As a result of the Education Act of 1870 a survey was made of the accommodation in Loughton schools. The National School was found to have places for 134 boys, 104 girls, and 42 infants, which, with the 104 places at the British School were declared by the government to be sufficient for local needs. (fn. 15) The continued increase of population, however, soon made further accommodation necessary, and in 1878-9 the government required the National School to provide this, failing which a school board would be set up. This led to a fierce controversy between Anglicans and nonconformists. In March 1879 the Anglicans convened a parish meeting to authorize a voluntary rate for the National School. The meeting does not appear to have been widely publicized except among the Anglicans. The nonconformists, suspecting that this had been deliberately contrived in order to prevent their attendance and probable opposition to the rate, arrived at the meeting in full force, led by C. H. Vivian, the Baptist minister. After a heated debate the voluntary rate was abandoned. (fn. 16) During 1879 £300 was raised by subscription and by 1882 the school enlargement fund stood at £400 out of an estimated £500 required. (fn. 17) By 1886 the school had been extended to provide 342 places. (fn. 18) Even this, however, was insufficient for the growing town, and in 1887 the government insisted on the formation of a school board. In the same year the managers of the National School transferred their building to the board. When the Board School was opened in 1888 the former National School was used for girls and infants, the boys being accommodated in the new school. In 1891 the infants were moved to a new building in Staples Road, the girls remaining at the old school. (fn. 19) In 1904 there were 240 girls, though the accommodation was then estimated at only 210 places. (fn. 20) In 1907 the board resolved to build a new girls' school in Staples Road. When this was completed in 1911 the former National School was apparently no longer used for educational purposes. About 1938-9 it was demolished to provide a site for Ashley Grove flats, which stand on the corner of York Hill and Staples Road. (fn. 21)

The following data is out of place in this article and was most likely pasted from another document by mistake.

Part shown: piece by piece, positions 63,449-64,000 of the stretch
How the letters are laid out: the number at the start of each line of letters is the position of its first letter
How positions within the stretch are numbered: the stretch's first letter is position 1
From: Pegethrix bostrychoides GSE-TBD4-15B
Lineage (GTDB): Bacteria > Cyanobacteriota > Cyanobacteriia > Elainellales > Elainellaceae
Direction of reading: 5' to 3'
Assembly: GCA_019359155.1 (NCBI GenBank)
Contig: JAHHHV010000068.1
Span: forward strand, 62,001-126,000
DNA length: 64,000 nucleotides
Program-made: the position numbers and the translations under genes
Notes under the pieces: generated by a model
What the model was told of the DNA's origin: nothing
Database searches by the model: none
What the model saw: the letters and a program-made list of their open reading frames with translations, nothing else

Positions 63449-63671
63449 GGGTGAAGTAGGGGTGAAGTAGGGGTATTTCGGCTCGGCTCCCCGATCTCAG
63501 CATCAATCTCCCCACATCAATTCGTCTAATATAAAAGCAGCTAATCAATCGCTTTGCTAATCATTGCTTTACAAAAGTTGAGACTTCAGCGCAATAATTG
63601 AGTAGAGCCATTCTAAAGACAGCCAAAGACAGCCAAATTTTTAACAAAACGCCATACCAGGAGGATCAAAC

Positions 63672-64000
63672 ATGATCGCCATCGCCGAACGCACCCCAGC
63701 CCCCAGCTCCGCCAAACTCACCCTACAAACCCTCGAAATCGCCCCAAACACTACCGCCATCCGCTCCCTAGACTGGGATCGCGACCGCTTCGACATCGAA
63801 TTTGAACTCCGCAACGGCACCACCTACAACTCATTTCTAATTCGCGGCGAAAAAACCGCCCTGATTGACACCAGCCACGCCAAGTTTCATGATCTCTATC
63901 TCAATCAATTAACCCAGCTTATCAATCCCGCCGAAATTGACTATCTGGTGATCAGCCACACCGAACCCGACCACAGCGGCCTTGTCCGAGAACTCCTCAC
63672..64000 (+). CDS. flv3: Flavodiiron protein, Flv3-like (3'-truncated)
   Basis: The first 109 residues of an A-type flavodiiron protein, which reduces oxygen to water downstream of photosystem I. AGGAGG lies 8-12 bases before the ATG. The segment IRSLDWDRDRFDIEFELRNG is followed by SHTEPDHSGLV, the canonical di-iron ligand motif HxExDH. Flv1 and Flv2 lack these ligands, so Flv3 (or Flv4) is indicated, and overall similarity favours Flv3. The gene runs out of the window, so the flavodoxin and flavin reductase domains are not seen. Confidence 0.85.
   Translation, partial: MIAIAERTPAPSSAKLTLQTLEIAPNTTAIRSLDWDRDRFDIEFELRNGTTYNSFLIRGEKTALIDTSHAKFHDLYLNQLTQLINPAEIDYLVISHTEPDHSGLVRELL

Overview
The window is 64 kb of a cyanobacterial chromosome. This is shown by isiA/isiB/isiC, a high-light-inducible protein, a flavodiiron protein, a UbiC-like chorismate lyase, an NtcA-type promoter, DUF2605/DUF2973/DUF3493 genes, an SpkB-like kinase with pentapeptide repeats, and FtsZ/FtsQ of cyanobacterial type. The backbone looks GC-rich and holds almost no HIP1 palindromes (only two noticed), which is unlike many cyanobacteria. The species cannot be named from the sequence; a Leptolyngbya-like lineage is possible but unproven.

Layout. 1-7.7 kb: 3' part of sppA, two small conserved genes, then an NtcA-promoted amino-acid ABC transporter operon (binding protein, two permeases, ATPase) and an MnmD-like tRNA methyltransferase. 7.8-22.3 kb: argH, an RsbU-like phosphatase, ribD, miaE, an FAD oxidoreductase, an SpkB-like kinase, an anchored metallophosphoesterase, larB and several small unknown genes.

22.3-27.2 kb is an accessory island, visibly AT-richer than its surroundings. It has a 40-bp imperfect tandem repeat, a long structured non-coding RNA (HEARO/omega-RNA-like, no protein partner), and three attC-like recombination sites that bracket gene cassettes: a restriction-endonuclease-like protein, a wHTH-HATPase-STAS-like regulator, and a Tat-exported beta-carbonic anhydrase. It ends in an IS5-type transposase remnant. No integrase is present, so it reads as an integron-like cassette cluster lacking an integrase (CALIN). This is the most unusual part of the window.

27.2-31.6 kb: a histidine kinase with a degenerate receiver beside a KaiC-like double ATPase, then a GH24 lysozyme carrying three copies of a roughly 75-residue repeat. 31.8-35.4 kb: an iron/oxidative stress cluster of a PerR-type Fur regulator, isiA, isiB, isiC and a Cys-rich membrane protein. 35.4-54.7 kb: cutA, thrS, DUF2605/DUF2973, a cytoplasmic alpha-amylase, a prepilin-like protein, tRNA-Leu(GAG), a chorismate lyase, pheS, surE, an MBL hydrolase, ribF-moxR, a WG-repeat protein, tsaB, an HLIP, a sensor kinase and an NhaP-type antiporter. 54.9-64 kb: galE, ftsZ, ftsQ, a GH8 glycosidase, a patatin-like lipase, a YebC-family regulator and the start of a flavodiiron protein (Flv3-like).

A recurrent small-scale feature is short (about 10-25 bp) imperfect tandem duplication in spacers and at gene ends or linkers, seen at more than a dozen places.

The British School was established between 1839 and 1845. It may have originated in a Sunday school which was being held by the Baptists in 1833 and 1839. (fn. 22) A mistress was in charge, apparently until 1865 when a master was appointed. He seems to have done much to improve discipline, attendance, and standards of work, winning the approval of the inspector, Matthew Arnold. The latter reported in 1867 that 87 children had been presented for examination, that the average attendance for the year had been 69 and that the building and staff would need enlargement if the number of pupils continued to grow. (fn. 23) There was some increase in attendance during the next 20 years. (fn. 24) The government grant rose from £40 in 1872 to £62 in 1886. (fn. 25) In 1887 the managers transferred the school to the new school board, which closed the British School in 1888. (fn. 26) The building has subsequently been used for a variety of industrial purposes. It is of red brick, single-storied, and has a slate roof.